Bonnie is staying at the Sublette Center for a couple of weeks and today both of her Chihuahuas were with her. "That made my day good!" she said enthusiastically.

Another trickster was Patti Baxley's dog Kizzi, a black Lab that died recently of old age. Outside the commercial kitchen at the old White Pine, as many as eight dogs would be lined up in the hallway quietly waiting for their after-dinner snacks. Kizzi repeatedly used the same deception to get rid of the other dogs. She would suddenly lunge at the back door, bark excitedly and thump the floor with her front feet, as if, said Patti, "there was great excitement outside." Caught up in the frenzy, the other dogs would race outdoors intent on finding whatever was so interesting. Kizzi then turned around and headed back to the kitchen. She planned on getting all those snacks for herself.

To the Rescue

Nancy Merritt was 15 at the time she had a dog that was "part hound and who knows what else." Spot, as Nancy described him, was worthless, wouldn't mind and didn't do anything but follow her around and chase birds and rabbits. Barefooted and dressed in a sun suit, she went out to the pasture to get their Hereford/Holstein cows and one of the bulls, Nancy said, "took exception to it." Formally a bucket fed calf, the bull was unafraid of Nancy and before she knew it he had "flattened her." With a knee on either side of her the angry bull was trying to gore her with his horns but kept getting them hooked in the dirt. Spot came to her rescue. The dog grabbed the bovine by the tail and legs and "chewed on him hard" until the bull let Nancy go. Spot then kept him distracted until she could run for safety. "Sometimes I can still feel that hot breath on my stomach," Nancy confided.

All Around Dog

Nancy Merritt and "Murray."
About 20 years ago Kay Malkowski became owner of Mike, a two year old German Shepherd that once belonged to a distant cousin. Though he'd had some obedience training Mike had never been on a ranch. "He was a natural," Kay stated, "an all around dog." He heeled (bit their heels) the cows and worked the chute (moved cows along). When she fitted Mike with a harness, he would give the kids a sleigh ride or pull a plastic sled loaded with wood or hay. He could pull as much as 200 pounds for a short distance.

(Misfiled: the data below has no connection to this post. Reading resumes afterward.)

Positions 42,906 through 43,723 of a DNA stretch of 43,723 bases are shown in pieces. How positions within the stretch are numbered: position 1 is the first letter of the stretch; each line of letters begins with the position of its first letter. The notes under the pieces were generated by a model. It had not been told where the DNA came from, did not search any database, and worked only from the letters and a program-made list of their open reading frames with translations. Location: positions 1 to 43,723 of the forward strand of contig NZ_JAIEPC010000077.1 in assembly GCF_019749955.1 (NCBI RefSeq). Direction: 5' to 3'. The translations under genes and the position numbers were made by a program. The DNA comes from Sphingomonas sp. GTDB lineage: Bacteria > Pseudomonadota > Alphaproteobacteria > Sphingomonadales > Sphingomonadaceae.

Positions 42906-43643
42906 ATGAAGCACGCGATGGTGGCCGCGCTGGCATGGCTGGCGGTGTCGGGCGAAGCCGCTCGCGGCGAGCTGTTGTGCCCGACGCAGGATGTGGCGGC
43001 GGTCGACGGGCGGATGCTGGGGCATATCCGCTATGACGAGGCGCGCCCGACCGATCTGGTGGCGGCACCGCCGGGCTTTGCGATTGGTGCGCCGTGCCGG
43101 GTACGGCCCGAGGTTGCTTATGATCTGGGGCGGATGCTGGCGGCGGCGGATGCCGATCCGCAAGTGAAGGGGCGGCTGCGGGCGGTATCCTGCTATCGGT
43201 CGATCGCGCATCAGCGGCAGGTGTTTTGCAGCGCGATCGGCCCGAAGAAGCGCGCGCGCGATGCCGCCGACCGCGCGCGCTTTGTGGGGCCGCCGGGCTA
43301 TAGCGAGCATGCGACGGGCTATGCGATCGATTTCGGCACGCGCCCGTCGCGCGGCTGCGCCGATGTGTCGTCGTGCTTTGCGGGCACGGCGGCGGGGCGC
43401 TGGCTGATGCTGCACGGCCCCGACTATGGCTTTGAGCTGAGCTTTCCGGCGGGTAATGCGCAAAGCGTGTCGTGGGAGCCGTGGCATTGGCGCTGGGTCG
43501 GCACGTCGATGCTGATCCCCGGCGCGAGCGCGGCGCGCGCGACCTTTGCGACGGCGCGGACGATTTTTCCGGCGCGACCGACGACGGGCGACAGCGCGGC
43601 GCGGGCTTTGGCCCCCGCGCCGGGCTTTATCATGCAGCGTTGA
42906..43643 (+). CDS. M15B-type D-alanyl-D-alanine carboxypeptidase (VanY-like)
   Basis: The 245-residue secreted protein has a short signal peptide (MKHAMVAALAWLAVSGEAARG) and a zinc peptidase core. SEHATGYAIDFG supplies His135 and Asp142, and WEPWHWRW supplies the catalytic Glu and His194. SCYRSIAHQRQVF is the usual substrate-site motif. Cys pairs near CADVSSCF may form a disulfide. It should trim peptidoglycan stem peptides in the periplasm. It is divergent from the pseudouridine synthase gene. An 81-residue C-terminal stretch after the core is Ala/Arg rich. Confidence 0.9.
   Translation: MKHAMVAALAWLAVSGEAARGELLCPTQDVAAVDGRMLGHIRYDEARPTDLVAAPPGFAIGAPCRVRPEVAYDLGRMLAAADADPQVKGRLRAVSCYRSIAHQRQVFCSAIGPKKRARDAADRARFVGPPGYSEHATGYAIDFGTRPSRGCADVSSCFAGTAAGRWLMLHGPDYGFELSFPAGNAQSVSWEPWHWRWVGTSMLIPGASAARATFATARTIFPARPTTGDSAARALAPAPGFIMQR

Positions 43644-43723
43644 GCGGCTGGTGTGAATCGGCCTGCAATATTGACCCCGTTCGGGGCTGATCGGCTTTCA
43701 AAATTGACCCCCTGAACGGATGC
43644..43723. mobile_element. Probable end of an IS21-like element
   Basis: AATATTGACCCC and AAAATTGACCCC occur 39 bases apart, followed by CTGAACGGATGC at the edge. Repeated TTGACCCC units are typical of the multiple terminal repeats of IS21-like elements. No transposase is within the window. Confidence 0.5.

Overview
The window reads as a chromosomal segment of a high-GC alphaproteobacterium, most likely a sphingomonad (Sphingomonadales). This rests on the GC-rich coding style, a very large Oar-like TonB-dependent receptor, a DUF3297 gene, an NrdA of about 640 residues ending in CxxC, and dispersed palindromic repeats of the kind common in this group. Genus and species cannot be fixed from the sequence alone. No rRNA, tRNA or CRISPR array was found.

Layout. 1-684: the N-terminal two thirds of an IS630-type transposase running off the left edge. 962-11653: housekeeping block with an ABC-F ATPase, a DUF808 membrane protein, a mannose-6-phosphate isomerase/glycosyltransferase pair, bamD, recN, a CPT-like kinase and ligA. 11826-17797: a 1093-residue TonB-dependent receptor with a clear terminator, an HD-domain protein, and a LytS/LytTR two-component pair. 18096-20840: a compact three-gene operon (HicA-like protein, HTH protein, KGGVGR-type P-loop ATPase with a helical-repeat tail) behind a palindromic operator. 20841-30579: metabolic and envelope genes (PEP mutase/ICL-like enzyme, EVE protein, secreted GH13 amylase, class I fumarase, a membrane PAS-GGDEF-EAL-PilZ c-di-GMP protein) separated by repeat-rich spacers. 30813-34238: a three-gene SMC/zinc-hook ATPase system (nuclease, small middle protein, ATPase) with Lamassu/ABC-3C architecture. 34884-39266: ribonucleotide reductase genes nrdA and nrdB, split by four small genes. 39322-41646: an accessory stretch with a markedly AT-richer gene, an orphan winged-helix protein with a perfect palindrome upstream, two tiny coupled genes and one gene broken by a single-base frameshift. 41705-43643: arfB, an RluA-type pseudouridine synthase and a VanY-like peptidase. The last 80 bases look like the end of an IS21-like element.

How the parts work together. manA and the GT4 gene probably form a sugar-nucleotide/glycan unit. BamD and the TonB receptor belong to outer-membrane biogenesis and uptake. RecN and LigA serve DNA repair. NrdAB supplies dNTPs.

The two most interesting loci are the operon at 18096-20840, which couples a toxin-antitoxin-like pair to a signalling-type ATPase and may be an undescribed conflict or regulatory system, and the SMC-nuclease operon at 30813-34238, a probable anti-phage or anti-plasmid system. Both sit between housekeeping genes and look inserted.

Kay related the time her dad, Phil Marincic, was guiding a couple of guys from Washington DC "or someplace back East" and the men managed to shoot a three point deer and "bust its leg." Kay went back to camp to get Mike, putting the horse's lead rope around his neck. She showed Mike the deer's trail and after that Kay noted, "it was just a matter of keeping up with him." Mike even followed the exact trail when the deer skirted around a log to spare its broken leg. They soon found the deer lying down and were able to finish it off.

Mike had one bad habit that his obedience training didn't take care of. He killed chickens. "In fact," Kay mentioned as an afterthought, "I think that's why we got him." Mike showed his intelligence there too. He always waited to kill the chickens until the family was gone for several days.

Almost Human

Nancy Merritt claims that Murray, their dachshund-Cocker spaniel mix, has a "good vocabulary and knows exactly what you are talking about." When Nancy took Murray to the veterinarian, she offered a biscuit to distract him. The dog ignored her, faced the door and with guttural whimpers pleaded to be let out. He knew he was going to have a shot.

Murray has to sit on a rug while Nancy and Harold are eating. If, however, he thinks they aren't watching, he will "hitch" himself closer and closer to the table until Nancy gets after him. Then he slides back until his tail just touches the rug. If Nancy insists that he get completely on the rug he groans, reluctantly turns around and sits where he is supposed to.

Murray was just three years old when he took over a new puppy's potty training. It was snowing and the puppy didn't want to go outside, so Murray grabbed Roscoe by the collar and forced him outside to relieve himself. Nancy explained, "Murray was afraid the puppy's accidents would be blamed on him."

Photo credits:  DeeAnn Price, DeeAnn Price, DeeAnn Price